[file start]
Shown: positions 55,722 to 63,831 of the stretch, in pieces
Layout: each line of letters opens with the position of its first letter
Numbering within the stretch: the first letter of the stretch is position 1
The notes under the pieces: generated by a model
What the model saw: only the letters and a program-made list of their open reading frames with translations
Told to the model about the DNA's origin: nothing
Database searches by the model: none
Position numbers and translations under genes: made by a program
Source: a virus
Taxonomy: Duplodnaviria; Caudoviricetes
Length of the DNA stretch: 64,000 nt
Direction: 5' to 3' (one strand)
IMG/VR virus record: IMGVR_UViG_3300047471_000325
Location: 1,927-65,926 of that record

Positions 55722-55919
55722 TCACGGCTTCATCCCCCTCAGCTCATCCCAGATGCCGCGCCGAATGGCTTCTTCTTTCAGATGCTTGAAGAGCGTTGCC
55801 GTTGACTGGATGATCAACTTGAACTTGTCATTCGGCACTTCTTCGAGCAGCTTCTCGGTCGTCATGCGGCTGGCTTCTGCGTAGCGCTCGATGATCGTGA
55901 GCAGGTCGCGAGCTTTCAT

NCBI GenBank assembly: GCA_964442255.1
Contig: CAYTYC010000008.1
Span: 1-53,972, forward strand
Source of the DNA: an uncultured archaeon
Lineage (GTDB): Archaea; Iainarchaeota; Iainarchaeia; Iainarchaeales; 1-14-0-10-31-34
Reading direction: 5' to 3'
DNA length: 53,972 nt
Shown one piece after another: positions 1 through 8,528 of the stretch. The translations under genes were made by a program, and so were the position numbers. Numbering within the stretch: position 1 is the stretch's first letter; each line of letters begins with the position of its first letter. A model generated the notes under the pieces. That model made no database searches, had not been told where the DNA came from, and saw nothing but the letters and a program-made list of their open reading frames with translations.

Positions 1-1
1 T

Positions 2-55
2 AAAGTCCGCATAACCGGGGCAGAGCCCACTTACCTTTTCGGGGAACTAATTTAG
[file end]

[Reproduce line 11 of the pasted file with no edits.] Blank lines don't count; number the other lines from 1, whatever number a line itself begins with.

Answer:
Length of the DNA stretch: 64,000 nt